When a tuning company decides to play with a car that’s essentially excellent, there’s a very real danger that the core qualities that made the standard car so good will be sacrificed for the sake of extreme power outputs and a super-size alloys. So you can imagine our scepticism when the evo car park resonated to the deep-chested rumble of the new Hartge S3-3.5.
Nothing against Hartge, you understand. Indeed, from experience we know it creates some of the most thoroughly considered conversions in the industry. And yet, knowing how silky and understatedly stonking the biturbo BMW 335i it is based upon is, we couldn’t help but wonder what this re-interpretation would be like.
There’s no doubting that Hartge’s 335i looks the part, a set of 20in multi-spoke ‘Classic 2’ rims, low-profile Pirelli P Zero Nero rubber (235/35 front, 265/30 rear), a discreet carbon chin spoiler and a quartet of polished tailpipes seemingly all that’s required to transform the standard 335’s looks from plain to plain stunning.
However, it’s beneath the svelte two-door body that Hartge has really gone to town. As tested, the S3-3.5 currently develops 360bhp and 328lb ft, thanks to a re-map of the motor’s ECU. The engine work is still in the final stages of development, though, and will eventually run sports catalysts and possibly an intercooler, lifting power and torque outputs to 381bhp and 336lb ft – a thumping gain of 79bhp and 41lb ft over the standard 335i.
Impressive figures, but what they fail to convey is the increased sense of muscle and urgency, and the delicious and seemingly ever-increasing surge of power and torque as you power through each gear. In developing the revised management system, Hartge found just how much BMW had reined-in the 335’s engine (presumably to avoid any embarrassing comparisons with the E46 M3), but now that the engine has been allowed a little more electronic freedom it delivers big league performance without any compromise in smoothness.
The S3-3.5’s chassis is a comprehensive reworking of the standard car’s, with new springs, gas dampers and anti-roll bars. Aimed at dialling-out the 335’s inbuilt understeer and comfort-biased settings, the new suspension is firmer than standard, especially in rebound, while the new anti-roll bars give the S3-3.5 a much more alert feel without making the turn-in too sharp or the transition from grip to slip too abrupt. Given the extreme tyre sizes, the fact that this added dynamism has been achieved while retaining a supple and well-controlled low- and high-speed ride is impressive and results in very satisfying progress on all manner of roads.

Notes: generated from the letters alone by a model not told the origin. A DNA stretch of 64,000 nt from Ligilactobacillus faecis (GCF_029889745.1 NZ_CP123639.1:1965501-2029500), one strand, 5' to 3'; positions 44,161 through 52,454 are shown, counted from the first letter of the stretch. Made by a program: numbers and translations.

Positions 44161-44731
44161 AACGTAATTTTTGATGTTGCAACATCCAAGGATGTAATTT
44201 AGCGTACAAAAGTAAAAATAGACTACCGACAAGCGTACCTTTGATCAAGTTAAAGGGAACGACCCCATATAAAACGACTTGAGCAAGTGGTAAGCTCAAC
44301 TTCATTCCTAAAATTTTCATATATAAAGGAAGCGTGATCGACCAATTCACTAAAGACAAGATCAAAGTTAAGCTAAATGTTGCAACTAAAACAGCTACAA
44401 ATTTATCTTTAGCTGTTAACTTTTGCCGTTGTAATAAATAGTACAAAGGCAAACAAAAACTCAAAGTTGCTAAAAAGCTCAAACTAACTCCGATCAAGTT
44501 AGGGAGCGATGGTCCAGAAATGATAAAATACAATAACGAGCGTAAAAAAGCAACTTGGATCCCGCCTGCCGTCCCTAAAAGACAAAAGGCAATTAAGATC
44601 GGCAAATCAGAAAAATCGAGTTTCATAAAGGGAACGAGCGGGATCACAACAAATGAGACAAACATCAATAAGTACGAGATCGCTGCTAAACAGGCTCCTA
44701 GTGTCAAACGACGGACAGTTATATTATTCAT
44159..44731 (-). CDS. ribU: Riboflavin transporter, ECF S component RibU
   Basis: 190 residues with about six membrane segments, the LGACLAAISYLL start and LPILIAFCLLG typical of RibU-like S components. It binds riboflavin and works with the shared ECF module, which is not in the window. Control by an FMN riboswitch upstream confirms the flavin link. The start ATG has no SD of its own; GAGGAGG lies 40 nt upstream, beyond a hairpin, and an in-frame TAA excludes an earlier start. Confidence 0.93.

Perhaps the most frustrating flaw in the standard 335i is its lack of a limited-slip differential, for it makes the on-limit behaviour inconsistent and less entertaining than it should be. Hartge has remedied this by fitting a Quaife diff with a 70 per cent bias ratio. Not only does this help the S3-3.5 put its increased power and torque onto the tarmac with less likelihood of triggering the traction control system, but when you disengage the electronic safety net it allows you to bring the tail into play with the most minutely adjustable precision. It even makes the E46 M3 – complete with M differential don’t forget – feel like it lacks control.
The boys at Hartge have also improved upon that traditional BMW blind spot, brakes, electing to fit a set of 356mm AP Racing front discs and six-pot alloy callipers to the S3-3.5, endowing it with brake feel and performance an M3 driver would die for.
Perhaps the biggest compliment we can pay the S3-3.5 is that it feels so cohesive. No one element of the conversion dominates the experience, and it’s so well rounded you get the distinct impression that if BMW’s M Division had opted to develop the 335i’s biturbo six instead of going down the high-revving naturally aspirated V8 route for the new M3, the S3-3.5 is what they would have arrived at.